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January Earthquake Displaces Many Haitian Children

  • Jeff Swicord

Jimmy Bonhomme and 'his' children

Jimmy Bonhomme and 'his' children

Children and teenagers make up 45 percent of Haiti's population. Many have been traumatized by January's earthquake. Some have lost parents or relatives who were their only means of support. The lucky ones find care and shelter from others. But, many end up on the streets, fending for themselves and adding to Haiti's already sizeable population of street children.

The song is called Kids Carnival, a rap about surviving on the streets. The artists are these street children from Port au Prince.

Each day, about 30 kids - the rappers among them - gather at the home of the man who helped them record it, 32-year-old Jimmy Bonhomme. He's a former street kid himself, and he provides the one meal these kids have each day.

"It is a passion of mine, a mission for me," said Jimmy Bonhomme. "It's like God talked to me and told me to do this."

Before January's earthquake, there were 10,000 street children in Port au Prince, according to a UN estimate. That number is expected to rise in the aftermath of the quake. Most street children spend their days begging for money and food.

Reverend Joseph Constant has worked with Haitian street kids for years. He says their lives are full of misery and despair.

"They will either die on the street because no one really cares - no one cares about these children," he said. "So they are going to die or they are going to use them through trafficking. And usually they are abused sexually or they are a part of the crime wave."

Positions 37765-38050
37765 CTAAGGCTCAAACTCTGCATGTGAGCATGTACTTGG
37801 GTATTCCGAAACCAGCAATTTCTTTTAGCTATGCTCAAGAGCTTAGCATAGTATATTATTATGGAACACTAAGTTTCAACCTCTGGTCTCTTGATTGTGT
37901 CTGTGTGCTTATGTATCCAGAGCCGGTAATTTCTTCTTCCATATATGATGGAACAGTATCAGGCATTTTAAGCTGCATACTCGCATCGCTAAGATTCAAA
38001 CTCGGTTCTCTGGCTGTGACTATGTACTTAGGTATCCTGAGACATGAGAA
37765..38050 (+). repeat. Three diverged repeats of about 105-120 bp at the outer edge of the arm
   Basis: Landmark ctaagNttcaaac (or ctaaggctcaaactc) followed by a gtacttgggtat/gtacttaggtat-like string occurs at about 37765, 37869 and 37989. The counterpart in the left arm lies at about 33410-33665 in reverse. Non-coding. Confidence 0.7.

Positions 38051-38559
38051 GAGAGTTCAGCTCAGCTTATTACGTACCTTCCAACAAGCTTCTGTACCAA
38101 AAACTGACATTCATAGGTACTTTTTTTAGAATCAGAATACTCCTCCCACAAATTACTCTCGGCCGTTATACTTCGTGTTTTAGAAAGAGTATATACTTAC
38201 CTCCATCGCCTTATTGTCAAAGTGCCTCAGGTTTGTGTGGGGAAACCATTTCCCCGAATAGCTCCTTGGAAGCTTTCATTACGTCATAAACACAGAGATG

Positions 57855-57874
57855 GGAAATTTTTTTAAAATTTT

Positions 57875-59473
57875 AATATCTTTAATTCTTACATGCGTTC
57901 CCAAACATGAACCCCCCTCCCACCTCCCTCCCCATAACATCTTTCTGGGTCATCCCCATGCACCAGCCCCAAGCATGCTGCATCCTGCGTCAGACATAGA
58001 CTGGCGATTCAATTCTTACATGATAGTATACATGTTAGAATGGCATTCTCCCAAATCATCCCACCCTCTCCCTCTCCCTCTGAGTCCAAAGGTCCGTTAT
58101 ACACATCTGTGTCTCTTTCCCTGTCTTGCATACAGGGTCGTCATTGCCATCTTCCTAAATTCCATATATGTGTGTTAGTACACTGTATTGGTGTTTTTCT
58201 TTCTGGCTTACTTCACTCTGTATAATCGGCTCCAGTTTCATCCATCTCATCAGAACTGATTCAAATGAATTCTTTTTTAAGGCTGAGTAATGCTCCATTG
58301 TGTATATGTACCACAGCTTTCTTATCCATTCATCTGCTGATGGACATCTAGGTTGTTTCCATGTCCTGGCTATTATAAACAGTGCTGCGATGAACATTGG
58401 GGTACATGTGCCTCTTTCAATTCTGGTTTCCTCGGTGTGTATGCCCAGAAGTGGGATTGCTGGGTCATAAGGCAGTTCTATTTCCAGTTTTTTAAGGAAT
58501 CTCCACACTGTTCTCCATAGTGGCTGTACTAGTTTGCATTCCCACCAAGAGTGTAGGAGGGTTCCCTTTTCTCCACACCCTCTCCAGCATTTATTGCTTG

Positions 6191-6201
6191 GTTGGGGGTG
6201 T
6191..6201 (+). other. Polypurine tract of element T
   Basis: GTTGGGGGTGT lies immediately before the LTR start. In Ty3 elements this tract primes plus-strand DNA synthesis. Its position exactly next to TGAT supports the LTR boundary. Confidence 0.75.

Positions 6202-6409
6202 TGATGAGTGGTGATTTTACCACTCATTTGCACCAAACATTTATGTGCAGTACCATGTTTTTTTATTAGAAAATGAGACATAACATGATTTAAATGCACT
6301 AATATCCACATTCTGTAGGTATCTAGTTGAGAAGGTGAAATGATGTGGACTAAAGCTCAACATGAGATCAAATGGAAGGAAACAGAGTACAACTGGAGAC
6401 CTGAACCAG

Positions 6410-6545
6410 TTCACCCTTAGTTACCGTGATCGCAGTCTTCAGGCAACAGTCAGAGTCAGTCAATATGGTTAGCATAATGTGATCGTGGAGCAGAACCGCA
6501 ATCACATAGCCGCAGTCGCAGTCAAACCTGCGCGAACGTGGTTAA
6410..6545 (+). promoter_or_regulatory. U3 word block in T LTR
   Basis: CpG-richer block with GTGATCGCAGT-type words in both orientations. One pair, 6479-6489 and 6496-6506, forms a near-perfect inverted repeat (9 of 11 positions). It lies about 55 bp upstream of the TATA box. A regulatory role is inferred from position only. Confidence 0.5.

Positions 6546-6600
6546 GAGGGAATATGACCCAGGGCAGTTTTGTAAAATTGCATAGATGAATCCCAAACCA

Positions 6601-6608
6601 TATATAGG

Bonhomme knows the problems these kids face. When he was on the streets, he was jailed seven times. Often, he says, for crimes he did not commit.

As an adult, he has dedicated his life to protecting street kids.

"Sometimes you have good moments, sometimes you have bad moments too," he said. "But not having anyone to defend your rights, that was the main reason that I decided to defend others."

The meal he provides everyday is conditional. If the kids want to eat, they must attend school with Bonhomme every morning, from 7 until 10.

The neighborhood has given him a small building where he stores benches and donated supplies.

The first thing he teaches the kids is how to write their names. In a country with a 50-percent literacy rate, this is no small accomplishment.

"If I am still alive, I want to make sure they get something good in society, a doctor or a lawyer. If I am still alive," said Jimmy Bonhomme.

After school, the kids go out to beg. They give some of that money back so Bonhomme can buy food

The support he provides is not lost on the children. David Camille told us he lived with his grandmother until she died. Then, he was forced onto the streets. He has been shot at by gangs and hit by a car. Papa, as he calls Bonhomme, provides the only stability in his life.

"Papa has been doing a lot for us," said David Camille. "He gives us most everything we need. Even some times he gets mad at us when we do things he doesn't like. But that doesn't prevent him from loving us and giving us what we need."

Nothing goes to waste, down to the burnt pasta at the bottom of the pot. Then, a scramble for the last morsels.

Officials say it's impossible to know how many more children were forced into the streets by the earthquake.

These children told us they do not want to live in a government run orphanage. They prefer the freedom and comfort Papa provides.